SEATTLE, Aug. 17, 2009

--On Sept. 26 the Museum pays tribute to the rich legacy of Latin American women pilots and aviation pioneers in a program called "Pilotas y Pioneros," by The Museum of Flight Senior Curator, Dan Hagedorn. Hagedorn is one of the world's experts on the history of aviation in Latin America. This 40-minute, illustrated presentation will feature some well-known as well as some not-so-well-known women. The program is at 2 p.m. in the William M. Allen Theater, and is free with admission to the Museum. 

Latin American aviators and innovators played key roles in the development of aviation in Latin America. With the region's many geographic obstacles, aviation was soon recognized as the fastest means of transportation, making air travel in the 1930s more commonplace there than in the United States. Hagedorn's program is an enlightening look at the unique stories of flight in the skies above Latin America.

Before assuming his position at The Museum of Flight in January 2008, Hagedorn was the Adjunct Curator for Latin American Aviation at the Smithsonian Institution's National Air and Space Museum in Washington, D.C. In 1998, he was curator for the first exhibition devoted exclusively to Latin American Aviation at the Smithsonian Institution,"¡ARRIBA! The History of Flight in Mexico, Central America, South America and the Caribbean." Hagedorn has authored 17 books dealing with various aspects of aviation history in Latin America, and was a founding member of the Latin American Aviation Historical Society. In 2006 he was decorated with the Orden Merito Santos-Dumont by the Ambassador of Brazil on behalf of the Government of Brazil for services to the history of aviation in that country.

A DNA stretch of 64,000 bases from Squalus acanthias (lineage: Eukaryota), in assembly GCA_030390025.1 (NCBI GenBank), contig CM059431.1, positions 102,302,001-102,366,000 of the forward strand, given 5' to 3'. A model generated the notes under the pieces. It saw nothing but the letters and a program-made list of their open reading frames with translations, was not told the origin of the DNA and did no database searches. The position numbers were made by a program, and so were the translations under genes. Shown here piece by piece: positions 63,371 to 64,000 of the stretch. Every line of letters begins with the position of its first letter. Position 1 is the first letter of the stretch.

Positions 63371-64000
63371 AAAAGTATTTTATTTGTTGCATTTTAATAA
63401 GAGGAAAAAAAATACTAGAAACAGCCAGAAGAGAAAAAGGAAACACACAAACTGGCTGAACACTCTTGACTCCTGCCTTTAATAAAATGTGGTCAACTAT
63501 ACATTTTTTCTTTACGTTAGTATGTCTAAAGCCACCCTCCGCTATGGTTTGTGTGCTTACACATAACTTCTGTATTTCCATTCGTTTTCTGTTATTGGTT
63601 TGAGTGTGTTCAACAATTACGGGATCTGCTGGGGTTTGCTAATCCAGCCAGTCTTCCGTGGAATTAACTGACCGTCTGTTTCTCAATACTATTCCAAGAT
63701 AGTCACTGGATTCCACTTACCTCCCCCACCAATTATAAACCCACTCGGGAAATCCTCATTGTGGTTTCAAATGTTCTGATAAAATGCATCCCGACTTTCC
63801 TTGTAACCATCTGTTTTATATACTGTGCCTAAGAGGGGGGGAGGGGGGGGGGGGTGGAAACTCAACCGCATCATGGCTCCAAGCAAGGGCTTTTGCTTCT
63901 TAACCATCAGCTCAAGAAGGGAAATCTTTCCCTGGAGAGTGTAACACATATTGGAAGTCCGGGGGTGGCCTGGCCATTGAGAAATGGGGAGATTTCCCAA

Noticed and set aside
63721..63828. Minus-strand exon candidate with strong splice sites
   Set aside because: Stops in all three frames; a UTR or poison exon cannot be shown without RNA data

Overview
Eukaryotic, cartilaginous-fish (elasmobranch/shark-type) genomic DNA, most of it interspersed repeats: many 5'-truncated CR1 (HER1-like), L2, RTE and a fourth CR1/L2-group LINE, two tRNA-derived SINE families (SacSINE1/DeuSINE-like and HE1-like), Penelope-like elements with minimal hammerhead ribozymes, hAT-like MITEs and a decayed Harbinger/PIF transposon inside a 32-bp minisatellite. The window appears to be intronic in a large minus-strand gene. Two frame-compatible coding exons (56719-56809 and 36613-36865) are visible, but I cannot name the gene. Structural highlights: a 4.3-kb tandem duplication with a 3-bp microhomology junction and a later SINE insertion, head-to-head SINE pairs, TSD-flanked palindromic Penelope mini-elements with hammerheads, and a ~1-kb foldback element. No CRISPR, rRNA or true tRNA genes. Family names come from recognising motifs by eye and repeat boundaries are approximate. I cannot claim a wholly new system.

The Museum of Flight has many artifacts with Hispanic legacies, including several aircraft. The Museum's P-38 Lightning flew with the Honduran Air Force, the P-47D Thunderbolt on exhibit last served operationally with the Bolivian Air Force, the Museum's rare DC-2 was flown extensively for Latin American airlines, and the de Havilland Comet at the Museum's Restoration Center was Mexicana's first jet airliner. For more information and photographs of Museum aircraft, please see:
Image: The Museum of Flight Senior Curator Dan Hagedorn. Photo credit The Museum of Flight.

### The Museum of Flight is located at 9404 E. Marginal Way S., Seattle, Exit 158 off Interstate 5 (on Boeing Field between downtown Seattle and SeaTac Airport.) The Museum is open daily from 10 a.m. to 5 p.m. Admission is $14 for adults, $13 for seniors 65 and older, $10 for active military, $7.50 for youth 5 to 17, and free for children under 5. Group rates are available. Admission on the first Thursday of the month is free from 5 to 9 p.m. courtesy of Wells Fargo. For general Museum information, please call 206-764-5720 or visit